Russia's Envoy to U.S. Says Ukraine War Crime Claims Threaten Peace Talks

Moscow's envoy in Washington has reiterated his country's claims that Ukraine faked a massacre alleged to have been carried out by Russian troops in the city of Bucha and told Newsweek that such accusations could threaten to unravel ongoing peace talks between the two nations.

"Every day, the Ukrainian authorities are scaling up their anti-Russian disinformation campaign, spreading new baseless accusations about alleged atrocities and war crimes of the Armed Forces of the Russian Federation," Russia's ambassador to the United States, Anatoly Antonov, told Newsweek.

"Judging by such rhetoric," he added, "the leadership of Ukraine is guided not so much by the concern about civilians as by the desire to consolidate its image of a 'victim' and smear our country."

The U.S. and European allies who also support Ukraine as it attempts to fend off the incursion launched February 24 by Russian President Vladimir Putin have reacted strongly to reports, including images and footage, purporting to show slain civilians, some appearing to have been killed execution-style, lining the streets of Bucha, located less than two dozen miles from the capital Kyiv (spelled Kiev by Russia).

The fallout has led President Joe Biden to double down in branding his Russian counterpart a "war criminal" and call for him to face international justice.

But Antonov said that "the reaction of some countries to the tragic events in Bucha is shocking" as "they did not bother with figuring out what had happened and just blamed the Russian military for everything." In his view, "they totally ignored the inconsistencies indicating that the action was fabricated."

For one, he argued, "on March 31, Mayor of Bucha Anatoly Fedoruk stated the complete withdrawal of Russian troops and did not say a word about the civilians gunned down." And yet, he added, "the first accusations appeared in the Western media only on April 3."

"It is hardly believable that the dead bodies were lying on the streets for four days and no one paid attention," Antonov said.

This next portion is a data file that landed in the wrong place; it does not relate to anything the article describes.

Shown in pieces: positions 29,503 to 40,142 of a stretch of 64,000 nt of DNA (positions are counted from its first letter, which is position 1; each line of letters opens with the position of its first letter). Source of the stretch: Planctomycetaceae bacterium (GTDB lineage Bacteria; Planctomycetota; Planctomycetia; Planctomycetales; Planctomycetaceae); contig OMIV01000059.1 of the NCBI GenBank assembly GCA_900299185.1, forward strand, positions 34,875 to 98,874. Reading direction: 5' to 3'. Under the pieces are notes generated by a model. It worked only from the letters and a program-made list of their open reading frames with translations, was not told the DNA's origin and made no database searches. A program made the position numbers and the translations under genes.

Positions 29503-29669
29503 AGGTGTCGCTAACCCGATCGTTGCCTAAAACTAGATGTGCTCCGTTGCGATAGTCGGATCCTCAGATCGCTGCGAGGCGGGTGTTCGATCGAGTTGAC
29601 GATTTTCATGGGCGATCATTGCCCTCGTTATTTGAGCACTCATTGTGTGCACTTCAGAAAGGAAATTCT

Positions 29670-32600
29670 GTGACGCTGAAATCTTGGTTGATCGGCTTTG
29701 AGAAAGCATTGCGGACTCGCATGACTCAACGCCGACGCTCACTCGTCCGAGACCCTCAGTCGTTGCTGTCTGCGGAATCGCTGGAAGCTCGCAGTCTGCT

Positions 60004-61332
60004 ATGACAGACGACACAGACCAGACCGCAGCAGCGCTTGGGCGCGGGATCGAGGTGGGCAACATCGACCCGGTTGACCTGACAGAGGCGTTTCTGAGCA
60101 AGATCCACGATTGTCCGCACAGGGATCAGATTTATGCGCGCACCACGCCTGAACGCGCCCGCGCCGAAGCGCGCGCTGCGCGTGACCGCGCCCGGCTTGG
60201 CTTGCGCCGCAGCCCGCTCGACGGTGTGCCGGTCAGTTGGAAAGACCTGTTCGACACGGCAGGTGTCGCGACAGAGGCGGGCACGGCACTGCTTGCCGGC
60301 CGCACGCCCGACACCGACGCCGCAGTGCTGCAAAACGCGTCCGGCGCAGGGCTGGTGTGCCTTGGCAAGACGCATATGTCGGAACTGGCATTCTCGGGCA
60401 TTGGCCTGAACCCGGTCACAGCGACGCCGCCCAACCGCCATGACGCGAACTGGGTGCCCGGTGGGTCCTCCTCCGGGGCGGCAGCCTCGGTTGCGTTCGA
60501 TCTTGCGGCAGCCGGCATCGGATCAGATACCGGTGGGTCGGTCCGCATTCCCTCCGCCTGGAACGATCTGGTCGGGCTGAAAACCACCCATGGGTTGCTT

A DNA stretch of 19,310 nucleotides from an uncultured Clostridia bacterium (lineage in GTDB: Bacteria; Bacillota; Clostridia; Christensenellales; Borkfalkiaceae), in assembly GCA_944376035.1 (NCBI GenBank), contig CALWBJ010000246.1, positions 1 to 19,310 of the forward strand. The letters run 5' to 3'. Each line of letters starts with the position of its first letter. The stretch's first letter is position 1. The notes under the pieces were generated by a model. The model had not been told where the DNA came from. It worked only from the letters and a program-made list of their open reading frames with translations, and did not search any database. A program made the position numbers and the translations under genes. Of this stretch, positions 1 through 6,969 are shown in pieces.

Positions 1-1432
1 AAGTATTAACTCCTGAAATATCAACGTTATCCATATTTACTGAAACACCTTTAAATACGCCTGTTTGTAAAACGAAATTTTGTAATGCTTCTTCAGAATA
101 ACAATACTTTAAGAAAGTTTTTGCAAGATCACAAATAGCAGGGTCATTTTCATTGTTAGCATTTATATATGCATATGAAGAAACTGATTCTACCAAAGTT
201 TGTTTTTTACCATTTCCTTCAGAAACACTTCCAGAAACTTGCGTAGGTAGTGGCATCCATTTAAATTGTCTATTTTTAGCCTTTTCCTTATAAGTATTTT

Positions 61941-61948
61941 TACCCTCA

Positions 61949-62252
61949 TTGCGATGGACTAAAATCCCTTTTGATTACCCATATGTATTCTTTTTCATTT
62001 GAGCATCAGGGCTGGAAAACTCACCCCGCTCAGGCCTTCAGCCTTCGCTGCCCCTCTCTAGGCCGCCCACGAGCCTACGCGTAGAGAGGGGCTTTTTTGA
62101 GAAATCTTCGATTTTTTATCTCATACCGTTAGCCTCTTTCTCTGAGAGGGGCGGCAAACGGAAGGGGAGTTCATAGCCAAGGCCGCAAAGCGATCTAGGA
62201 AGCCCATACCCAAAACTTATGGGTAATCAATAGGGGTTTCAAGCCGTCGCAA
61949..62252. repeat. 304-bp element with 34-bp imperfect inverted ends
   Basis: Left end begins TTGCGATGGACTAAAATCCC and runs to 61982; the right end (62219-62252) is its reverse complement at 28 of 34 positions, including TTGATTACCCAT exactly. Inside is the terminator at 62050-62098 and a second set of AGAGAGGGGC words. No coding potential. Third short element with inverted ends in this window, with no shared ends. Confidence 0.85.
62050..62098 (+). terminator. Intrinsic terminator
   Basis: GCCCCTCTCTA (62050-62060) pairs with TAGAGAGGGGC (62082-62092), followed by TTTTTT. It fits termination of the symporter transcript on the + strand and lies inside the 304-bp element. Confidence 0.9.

Days prior to the reports emerging, he said that "representatives of the Security Service of Ukraine and the national police came to Bucha on April 1."

"They announced their intention to cleanse the territory from Russia's accomplices," Antonov said. "Ukrainian radicals even called for shooting citizens who did not have special identification marks. The Russian Defence Ministry also has evidence about the planned terrible crimes of the Ukrainian authorities in the Sumy and Kiev regions."

He then warned of more to come.

"We know for sure that the Kiev regime is preparing further provocative materials about the death of civilians in the Kharkiv region allegedly as a result of the actions of the Armed Forces of the Russian Federation," Antonov said. "People get paid $25 each for participating in the staged filming."

Newsweek was unable to independently verify the claims.

But as a battle for the narrative of the conflict drags on alongside deadly clashes on the ground, the Russian diplomat said negotiations in which both sides have hailed varying degrees of progress may too come into question.

"All this is happening at the very moment when the Ukrainian Side has expressed its readiness to declare its non-nuclear, non-aligned and neutral status," Antonov said. "This is extremely important for all countries."

"Against this background," he added, "the sincerity of Kiev's statements about the desire to seek ways of a diplomatic solution to the crisis raises great doubts."

Ukraine, body, bags, Bucha, war, Russia